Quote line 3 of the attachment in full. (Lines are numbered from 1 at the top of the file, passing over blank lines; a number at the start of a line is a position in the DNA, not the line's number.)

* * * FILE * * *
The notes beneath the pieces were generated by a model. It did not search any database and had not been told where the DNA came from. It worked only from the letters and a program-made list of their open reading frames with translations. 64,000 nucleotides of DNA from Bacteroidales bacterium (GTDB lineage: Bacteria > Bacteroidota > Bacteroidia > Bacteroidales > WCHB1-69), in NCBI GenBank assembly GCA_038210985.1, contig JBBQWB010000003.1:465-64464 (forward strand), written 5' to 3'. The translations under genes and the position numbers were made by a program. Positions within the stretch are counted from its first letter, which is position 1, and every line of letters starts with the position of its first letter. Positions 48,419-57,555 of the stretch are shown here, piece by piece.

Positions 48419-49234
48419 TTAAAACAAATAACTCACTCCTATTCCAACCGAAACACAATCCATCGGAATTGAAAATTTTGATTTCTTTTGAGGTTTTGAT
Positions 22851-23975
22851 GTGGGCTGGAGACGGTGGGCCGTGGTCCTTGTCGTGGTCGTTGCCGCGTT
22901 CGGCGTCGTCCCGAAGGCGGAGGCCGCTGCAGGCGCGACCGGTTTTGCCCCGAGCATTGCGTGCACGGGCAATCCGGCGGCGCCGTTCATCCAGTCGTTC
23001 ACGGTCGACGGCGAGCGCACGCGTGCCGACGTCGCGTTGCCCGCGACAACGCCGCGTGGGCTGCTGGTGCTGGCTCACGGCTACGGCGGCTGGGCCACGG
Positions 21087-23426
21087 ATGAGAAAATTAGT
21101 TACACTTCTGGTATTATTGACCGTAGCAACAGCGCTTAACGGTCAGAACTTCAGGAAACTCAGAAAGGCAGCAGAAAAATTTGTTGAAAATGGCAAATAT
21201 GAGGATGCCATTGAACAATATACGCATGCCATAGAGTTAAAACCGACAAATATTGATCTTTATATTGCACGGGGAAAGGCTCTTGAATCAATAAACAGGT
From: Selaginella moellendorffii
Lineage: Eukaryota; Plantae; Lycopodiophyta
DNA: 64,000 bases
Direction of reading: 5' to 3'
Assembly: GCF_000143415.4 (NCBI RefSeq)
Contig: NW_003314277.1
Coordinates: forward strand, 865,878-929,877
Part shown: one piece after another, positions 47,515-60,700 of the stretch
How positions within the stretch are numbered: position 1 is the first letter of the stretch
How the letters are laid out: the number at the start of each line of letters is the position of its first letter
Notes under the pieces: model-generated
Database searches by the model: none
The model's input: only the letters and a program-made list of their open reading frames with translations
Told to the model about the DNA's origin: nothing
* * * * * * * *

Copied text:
48419 TTAAAACAAATAACTCACTCCTATTCCAACCGAAACACAATCCATCGGAATTGAAAATTTTGATTTCTTTTGAGGTTTTGAT